KUALA LUMPUR, March 10 — Islamic finance is set for a turnaround post Covid-19, spurred by several factors including digitalisation, said an industry expert.
Islamic Corporation for the Development of the Private Sector (ICD) chief executive officer Ayman Sejiny said the pandemic has accelerated the development of digitalisation across Islamic banks as well as Islamic financial technology (fintech).
“With most countries experiencing lockdowns, banks and financial institutions that still heavily relied on branches to operate were forced to embrace digital tools and innovation solutions. Indeed, digitalisation will continue to play a significant role in the coming years by improving access to financial services and transforming the industry.
“Digitalisation can increase utilisation, streamline processes, reduce costs and increase transparency for Islamic financial institutions more competitively than conventional forms,” he said in his presentation, ‘Islamic Finance Challenges and Opportunities Amid Covid-19 Pandemic’, at the 16th Kuala Lumpur Islamic Finance Forum (KLIFF) held virtually, today.
He added that despite some setbacks, the Covid-19 outbreak has led to growth in the Islamic finance industry in some areas by accelerating trends such as socially responsible investing and a stronger focus on social sustainability.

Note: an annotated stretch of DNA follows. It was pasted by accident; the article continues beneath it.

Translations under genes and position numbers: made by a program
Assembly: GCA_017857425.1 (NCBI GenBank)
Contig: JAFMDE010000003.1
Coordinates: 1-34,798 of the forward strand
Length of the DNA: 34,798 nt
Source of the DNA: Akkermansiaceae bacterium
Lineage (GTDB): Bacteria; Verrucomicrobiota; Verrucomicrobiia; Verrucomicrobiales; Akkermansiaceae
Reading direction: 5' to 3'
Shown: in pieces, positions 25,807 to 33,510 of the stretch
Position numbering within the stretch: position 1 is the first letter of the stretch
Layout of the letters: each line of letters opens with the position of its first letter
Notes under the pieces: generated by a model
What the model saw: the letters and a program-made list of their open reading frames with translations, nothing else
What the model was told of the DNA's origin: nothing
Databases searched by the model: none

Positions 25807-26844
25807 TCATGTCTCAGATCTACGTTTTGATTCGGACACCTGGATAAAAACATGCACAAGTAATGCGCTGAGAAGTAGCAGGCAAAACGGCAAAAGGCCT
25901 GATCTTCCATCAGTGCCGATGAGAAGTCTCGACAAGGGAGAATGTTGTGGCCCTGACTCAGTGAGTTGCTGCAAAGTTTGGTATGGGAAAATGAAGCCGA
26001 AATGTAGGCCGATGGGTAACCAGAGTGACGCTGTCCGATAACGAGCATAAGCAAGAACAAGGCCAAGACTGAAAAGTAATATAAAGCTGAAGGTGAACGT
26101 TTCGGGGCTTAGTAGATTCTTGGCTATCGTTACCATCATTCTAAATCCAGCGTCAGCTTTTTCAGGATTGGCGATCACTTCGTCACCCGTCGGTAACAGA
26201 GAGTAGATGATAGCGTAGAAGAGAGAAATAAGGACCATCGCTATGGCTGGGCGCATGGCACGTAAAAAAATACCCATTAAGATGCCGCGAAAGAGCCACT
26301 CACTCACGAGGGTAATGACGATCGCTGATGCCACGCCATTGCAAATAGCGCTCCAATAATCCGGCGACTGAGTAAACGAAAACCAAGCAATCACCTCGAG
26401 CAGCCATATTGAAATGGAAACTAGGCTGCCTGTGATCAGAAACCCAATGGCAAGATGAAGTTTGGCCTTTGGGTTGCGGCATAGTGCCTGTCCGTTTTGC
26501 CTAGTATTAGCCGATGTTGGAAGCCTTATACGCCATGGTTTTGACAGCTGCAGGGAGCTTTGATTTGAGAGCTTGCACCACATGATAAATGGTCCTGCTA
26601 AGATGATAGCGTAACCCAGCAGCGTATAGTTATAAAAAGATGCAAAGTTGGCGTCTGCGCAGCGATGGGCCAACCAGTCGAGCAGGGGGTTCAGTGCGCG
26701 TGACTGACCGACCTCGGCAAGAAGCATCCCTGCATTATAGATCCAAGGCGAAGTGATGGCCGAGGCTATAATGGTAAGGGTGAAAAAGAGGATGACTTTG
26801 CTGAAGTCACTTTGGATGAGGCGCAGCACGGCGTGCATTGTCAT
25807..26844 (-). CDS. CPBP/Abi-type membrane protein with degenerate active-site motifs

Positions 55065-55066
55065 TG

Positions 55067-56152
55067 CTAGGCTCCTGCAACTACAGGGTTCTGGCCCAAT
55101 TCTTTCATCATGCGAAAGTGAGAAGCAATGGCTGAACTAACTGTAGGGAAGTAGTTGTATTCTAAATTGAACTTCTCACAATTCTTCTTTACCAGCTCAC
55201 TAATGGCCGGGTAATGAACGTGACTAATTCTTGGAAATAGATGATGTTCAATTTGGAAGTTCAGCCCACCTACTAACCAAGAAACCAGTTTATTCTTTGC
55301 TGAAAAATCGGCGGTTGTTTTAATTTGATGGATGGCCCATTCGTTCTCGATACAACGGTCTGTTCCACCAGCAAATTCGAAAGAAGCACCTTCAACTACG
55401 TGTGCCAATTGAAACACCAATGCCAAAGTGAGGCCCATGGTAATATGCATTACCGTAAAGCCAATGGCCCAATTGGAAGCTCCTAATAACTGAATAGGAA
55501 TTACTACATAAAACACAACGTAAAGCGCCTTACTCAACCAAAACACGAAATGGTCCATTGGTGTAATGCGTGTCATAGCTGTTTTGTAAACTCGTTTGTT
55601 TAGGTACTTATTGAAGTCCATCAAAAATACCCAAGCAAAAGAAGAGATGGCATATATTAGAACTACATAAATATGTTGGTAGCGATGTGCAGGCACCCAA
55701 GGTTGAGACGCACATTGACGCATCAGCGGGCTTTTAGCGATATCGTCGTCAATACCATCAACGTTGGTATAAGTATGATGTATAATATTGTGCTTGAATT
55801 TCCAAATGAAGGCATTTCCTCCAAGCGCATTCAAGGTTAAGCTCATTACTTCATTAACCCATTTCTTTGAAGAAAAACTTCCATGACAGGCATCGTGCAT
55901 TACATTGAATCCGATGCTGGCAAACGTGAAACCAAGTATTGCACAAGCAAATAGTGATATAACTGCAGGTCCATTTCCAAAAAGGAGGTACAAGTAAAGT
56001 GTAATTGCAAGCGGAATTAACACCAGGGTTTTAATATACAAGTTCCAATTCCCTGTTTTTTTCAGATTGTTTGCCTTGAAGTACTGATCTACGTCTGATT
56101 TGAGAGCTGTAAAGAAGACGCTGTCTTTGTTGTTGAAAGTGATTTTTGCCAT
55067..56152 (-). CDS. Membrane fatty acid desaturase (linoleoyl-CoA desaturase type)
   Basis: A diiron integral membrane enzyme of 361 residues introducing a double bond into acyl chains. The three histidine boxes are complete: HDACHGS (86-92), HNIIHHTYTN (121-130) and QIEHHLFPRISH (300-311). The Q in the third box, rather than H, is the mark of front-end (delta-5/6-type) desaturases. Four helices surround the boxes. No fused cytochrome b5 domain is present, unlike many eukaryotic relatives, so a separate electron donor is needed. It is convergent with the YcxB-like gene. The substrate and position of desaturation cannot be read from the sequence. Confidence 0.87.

“For example, the impact of Covid-19 presented a window of opportunity for the Islamic capital market sector, particularly regarding the issuance of sovereign sukuk as a part of the government’s strategy to diversify its funding for financing fiscal deficit and to meet the fiscal requirements for combating Covid-19.
“This will thereby provide a basis for liquidity and an active market. These instruments are suitable in some cases for meeting the requirement for Shariah compliance and high quality liquid assets,” he said.
Ayman pointed out that countries like Malaysia and Pakistan issued sukuk to mitigate the economic impact of the pandemic.
“As a note to suitable and sustainable green development, Indonesia also issued a US$2.5 billion (RM10.3 billion) Wakala global sukuk, one of which was US$750 million (RM3.09 billion) green sukuk, earmarked for sustainable development projects.
“The Islamic Development Bank raised US$1.5 billion (RM6.19 billion) with its first ever sustainable sukuk to help in the recovery from Covid-19 of its member countries,” he said.
He said instruments such as social sukuk could help support the education and health care system, as well as attract environmental, social and governance investing.
Ayman added that there were also opportunities for the re-emergence of certain tranches of Islamic instruments such as waqf and zakat which could play a role in reducing the impact of Covid on the most vulnerable segments of the population in poor countries.